Hindus, Buddhists join Year of Faith procession
The participants who took their time off work showed "great devotion" at a time of great tension in Nepal because of the recent elections.
Thousands of Hindus and Buddhists joined Catholics in Christ the King procession organised in Kathmandu on Saturday to mark the closing of the Year of Faith.
Participants who took time off work showed "great devotion" at a time of great tension due to the recent elections to the Constituent Assembly.
Diocesan vicar Father Pius Perumana held aloft the Holy Euharist in an open car at the helm of procession. Priests, religious, lay people and non-Christians walked behind, from St Mary of the Assumption School to the church, reciting the Rosary and hymns, carrying candles, images of Jesus with passages from the Bible. Catholics from Kathmandu, Godavari and Lubhu Baniyatar attended the celebration.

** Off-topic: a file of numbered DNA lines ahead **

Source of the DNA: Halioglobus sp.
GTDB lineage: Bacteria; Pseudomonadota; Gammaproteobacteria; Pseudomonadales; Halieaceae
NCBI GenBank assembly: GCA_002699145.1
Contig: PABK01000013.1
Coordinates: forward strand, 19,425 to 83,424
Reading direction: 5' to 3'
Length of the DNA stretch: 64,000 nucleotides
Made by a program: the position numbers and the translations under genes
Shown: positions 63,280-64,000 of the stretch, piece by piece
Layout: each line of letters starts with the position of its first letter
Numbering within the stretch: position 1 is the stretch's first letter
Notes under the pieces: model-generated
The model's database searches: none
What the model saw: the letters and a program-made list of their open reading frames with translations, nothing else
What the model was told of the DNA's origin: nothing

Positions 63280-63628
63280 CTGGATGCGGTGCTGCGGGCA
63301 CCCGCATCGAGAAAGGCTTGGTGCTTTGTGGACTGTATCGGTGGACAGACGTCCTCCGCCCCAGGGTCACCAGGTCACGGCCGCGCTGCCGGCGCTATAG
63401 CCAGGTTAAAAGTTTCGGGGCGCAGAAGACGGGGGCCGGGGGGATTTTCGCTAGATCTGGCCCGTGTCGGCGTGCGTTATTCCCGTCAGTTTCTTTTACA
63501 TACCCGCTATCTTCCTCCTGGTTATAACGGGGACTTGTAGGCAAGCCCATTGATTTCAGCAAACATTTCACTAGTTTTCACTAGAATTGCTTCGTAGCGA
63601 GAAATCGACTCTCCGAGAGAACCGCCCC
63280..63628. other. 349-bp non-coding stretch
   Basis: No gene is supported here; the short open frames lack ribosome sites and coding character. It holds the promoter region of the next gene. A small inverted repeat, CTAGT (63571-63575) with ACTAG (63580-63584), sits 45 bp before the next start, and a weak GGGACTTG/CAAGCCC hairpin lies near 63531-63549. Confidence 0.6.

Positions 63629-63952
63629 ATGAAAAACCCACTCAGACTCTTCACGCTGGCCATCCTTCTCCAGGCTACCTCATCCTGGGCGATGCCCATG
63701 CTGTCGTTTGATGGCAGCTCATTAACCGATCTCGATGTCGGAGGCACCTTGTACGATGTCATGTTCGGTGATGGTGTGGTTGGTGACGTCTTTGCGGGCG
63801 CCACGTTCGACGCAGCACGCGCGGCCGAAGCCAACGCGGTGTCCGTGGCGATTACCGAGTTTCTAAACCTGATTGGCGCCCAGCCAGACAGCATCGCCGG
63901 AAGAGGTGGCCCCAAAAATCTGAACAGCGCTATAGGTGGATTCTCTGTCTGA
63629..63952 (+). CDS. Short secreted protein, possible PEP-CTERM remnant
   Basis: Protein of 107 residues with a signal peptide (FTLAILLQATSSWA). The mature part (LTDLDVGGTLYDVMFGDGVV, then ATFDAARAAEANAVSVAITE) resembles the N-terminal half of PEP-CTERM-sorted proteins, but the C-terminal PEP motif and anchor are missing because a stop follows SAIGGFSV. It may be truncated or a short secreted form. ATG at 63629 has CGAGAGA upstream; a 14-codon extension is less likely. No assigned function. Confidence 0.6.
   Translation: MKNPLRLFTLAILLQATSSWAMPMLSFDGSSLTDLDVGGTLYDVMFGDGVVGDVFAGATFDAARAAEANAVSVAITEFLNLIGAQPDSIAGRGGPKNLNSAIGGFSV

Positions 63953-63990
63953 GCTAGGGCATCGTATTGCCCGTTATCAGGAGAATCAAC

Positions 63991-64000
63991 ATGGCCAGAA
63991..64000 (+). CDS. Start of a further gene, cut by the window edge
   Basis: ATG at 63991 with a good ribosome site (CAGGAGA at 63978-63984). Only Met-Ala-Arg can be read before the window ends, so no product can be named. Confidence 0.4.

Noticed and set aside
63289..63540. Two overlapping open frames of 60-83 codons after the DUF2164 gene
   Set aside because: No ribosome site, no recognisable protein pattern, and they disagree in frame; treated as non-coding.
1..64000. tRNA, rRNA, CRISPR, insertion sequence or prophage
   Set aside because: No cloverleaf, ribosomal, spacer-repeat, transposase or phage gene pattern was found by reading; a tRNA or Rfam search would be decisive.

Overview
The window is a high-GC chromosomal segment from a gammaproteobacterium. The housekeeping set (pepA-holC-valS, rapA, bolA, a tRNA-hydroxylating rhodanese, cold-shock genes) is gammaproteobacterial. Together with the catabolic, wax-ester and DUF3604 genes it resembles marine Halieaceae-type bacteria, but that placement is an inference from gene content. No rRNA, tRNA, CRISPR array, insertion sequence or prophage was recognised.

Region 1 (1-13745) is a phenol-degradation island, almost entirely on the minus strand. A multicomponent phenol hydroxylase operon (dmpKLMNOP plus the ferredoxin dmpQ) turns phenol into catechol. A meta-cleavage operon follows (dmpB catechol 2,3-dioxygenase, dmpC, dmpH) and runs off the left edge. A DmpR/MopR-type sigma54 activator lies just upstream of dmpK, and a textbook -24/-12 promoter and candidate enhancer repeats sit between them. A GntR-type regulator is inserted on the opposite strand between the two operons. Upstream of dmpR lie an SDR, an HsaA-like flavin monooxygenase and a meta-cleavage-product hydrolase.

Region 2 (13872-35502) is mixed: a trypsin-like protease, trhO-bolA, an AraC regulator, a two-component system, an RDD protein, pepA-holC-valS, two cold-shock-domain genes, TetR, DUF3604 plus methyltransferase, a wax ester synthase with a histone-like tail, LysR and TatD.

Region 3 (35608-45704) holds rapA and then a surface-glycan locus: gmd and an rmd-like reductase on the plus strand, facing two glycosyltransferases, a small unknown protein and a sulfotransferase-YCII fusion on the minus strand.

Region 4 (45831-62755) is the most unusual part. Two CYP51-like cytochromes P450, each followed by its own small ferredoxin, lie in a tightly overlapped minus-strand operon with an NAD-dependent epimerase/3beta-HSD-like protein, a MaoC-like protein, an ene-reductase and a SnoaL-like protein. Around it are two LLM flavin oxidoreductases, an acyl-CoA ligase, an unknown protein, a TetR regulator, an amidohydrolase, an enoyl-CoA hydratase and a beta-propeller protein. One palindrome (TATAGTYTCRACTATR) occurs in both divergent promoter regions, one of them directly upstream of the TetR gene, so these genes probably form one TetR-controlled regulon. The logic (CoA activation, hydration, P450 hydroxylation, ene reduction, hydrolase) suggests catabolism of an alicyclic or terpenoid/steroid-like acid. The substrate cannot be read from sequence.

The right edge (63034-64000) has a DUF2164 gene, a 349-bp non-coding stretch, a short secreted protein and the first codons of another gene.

"It was such a thrill to be in the Christ the King procession. For me, it was a time to glorify Jesus and strengthen my faith in God," said Soni Rana, a young 18-year-old Catholic woman from Baniyatar, a northern suburb of Kathmandu.
A year ago, she attended a service for the start of the Year of Faith. For her, this was a crucial time of prayer and reflection, as well as for her family and her friends.
After the fall of the monarchy in 2006, the Hindu kingdom became a secular democracy, which saw tolerance towards other religions. However, after Maoists came to power in 2008, several Hindu extremist groups attacked religious minorities. The most serious was carried out against Kathmandu's Assumption Cathedral on May 23, 2009, which left two people dead.
Although proselytising is banned, the government made Christmas a national holiday in 2012 to boost tourism. Christians were allowed to exhibit sacred images and ornaments in stores and outside churches and homes and to organise processions.
This visibility has prompted many non-Christians to seek baptism. Currently, there are 10,000 Catholics in Nepal, 4,000 more than in 2006, the year the state became secular.